It’s held great was SO much easier than sewing the buttons through the headboard.  That’s just nonsense, people.

DO or DIY | How to Make Fabric Buttons

Happy button making!

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Filed under Bedroom, Easy DIY Projects

Tuft Luck

DO or DIY: how to make a tufted headboard

Hers.

I think every room needs a little glam factor.  Our guest bedroom started out pretty glamorous… for a nursery.

DO or DIY | How to Make a Tufted Headboard

Now before you all freak out, no, my eggo’s not preggo.  The above picture was taken when the sellers were still in the house.  I’m still a little bummed they took the chandelier with them- that was the best part.  They left us with a lovely 80s dome light in its place and the birdcage decals.  Gee, you shouldn’t have… no, really, you shouldn’t have.

We haven’t shown many pictures of the guest room thus far (besides the construction of the bench at the end of the bed- read more here), so I guess we need to do a little catching up.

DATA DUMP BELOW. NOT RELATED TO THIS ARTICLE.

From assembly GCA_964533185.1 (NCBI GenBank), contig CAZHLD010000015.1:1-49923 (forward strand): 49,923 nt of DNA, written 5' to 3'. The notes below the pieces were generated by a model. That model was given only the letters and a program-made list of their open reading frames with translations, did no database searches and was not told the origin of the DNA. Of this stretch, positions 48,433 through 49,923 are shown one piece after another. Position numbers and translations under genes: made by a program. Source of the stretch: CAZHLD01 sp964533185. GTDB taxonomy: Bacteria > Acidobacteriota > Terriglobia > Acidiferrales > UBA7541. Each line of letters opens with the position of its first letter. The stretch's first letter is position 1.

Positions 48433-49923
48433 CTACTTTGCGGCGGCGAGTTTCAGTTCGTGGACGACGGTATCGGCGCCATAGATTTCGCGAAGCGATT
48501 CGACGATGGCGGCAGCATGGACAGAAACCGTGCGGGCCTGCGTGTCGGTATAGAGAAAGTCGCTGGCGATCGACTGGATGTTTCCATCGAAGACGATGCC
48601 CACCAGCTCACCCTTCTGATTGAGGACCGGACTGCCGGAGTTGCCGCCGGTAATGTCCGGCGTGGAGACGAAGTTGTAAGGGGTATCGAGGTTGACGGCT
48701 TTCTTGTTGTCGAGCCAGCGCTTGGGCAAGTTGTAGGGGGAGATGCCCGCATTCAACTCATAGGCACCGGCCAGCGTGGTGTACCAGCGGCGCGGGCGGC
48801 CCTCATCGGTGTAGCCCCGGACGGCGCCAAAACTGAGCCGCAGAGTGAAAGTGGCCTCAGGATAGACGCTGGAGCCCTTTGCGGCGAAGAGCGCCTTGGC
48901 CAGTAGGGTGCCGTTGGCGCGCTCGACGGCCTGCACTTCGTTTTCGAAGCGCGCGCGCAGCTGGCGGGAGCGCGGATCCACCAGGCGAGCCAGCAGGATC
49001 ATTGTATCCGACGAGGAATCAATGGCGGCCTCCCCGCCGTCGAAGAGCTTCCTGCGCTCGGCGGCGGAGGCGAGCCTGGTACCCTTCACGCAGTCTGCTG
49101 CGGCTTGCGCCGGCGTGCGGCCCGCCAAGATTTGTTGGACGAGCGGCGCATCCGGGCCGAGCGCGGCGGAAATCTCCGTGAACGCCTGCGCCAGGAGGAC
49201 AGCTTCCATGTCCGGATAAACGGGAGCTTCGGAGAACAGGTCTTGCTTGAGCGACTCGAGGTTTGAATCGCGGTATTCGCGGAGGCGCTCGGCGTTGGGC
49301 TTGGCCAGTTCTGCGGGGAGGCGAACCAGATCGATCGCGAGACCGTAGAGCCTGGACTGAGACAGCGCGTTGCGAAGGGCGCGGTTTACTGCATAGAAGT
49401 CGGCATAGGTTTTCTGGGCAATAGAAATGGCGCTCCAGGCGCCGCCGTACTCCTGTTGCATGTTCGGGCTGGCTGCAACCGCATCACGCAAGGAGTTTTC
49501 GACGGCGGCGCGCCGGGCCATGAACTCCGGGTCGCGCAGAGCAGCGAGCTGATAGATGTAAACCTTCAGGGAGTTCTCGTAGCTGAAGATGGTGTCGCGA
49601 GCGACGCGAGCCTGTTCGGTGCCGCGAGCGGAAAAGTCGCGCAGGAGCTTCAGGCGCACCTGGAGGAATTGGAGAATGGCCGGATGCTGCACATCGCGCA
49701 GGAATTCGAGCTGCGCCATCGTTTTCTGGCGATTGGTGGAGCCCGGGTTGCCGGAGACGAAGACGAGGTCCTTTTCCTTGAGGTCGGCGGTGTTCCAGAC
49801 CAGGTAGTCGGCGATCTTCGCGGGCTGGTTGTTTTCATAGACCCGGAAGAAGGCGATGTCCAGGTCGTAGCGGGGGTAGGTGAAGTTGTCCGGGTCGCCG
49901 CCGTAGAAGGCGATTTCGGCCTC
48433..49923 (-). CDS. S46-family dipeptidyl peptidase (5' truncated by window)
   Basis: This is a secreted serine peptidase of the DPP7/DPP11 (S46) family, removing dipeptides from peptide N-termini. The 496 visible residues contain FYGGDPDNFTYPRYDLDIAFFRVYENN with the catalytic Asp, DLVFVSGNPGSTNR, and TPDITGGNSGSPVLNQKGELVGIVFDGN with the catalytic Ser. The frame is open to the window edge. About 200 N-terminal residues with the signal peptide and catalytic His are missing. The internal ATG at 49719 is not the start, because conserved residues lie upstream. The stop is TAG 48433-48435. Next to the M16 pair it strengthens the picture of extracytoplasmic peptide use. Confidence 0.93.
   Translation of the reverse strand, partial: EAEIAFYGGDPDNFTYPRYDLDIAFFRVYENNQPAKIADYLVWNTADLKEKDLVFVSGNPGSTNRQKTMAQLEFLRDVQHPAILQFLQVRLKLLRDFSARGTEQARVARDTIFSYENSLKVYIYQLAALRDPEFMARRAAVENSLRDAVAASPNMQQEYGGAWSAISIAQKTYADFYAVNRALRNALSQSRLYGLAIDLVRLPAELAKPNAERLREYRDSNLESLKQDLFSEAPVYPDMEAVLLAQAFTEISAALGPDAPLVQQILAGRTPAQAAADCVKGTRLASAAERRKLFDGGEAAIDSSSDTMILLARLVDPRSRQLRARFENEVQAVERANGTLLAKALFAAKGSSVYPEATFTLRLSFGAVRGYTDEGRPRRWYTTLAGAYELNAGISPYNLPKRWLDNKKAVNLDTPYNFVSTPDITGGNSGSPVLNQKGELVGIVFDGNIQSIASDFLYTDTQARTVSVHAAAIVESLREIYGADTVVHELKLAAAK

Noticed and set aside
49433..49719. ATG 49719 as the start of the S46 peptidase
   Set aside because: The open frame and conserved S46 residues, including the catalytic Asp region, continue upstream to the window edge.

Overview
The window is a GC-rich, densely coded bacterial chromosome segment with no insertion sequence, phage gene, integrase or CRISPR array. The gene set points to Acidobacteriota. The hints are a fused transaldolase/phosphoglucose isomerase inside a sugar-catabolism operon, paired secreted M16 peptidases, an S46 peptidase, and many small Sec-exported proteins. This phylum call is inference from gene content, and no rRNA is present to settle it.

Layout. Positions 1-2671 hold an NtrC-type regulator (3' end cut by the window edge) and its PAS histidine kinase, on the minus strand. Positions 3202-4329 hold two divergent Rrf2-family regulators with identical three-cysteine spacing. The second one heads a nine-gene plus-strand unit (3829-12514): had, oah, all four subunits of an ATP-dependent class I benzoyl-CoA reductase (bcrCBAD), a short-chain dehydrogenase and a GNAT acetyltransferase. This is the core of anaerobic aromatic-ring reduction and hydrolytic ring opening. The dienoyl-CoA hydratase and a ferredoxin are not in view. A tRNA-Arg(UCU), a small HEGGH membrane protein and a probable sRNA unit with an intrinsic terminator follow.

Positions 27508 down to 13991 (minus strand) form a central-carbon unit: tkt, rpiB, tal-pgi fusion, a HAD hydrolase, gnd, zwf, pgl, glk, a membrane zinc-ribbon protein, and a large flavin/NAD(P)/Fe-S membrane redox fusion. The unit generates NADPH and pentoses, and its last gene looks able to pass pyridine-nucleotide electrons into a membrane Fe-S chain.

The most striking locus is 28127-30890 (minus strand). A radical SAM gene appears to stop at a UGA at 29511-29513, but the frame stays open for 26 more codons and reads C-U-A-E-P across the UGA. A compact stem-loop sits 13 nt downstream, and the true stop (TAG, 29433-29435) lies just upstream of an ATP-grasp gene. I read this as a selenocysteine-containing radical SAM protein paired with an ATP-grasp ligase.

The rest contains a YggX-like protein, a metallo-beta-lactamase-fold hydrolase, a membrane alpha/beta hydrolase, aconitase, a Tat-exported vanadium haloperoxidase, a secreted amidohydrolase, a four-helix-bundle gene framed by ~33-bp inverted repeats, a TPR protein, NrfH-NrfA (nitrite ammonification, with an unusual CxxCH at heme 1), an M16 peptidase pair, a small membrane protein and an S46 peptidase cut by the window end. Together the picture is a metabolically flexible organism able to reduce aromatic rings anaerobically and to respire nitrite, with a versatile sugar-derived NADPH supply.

The guest room actually ended up being one of the first rooms we painted upon moving in since we had all the bedrooms re-carpeted immediately.  And because we’re lazy painters, we wanted to paint while the old floors were still in so we didn’t have to cover them for protection against paint drips.  The bright red color was cute for a nursery- a nice departure from the typical pink used for girls- but it was a little too… well, bright red, especially for a guest room.  So, we went from bright red to a flat sheen of dark gray and softened it with whites and teal as the accent.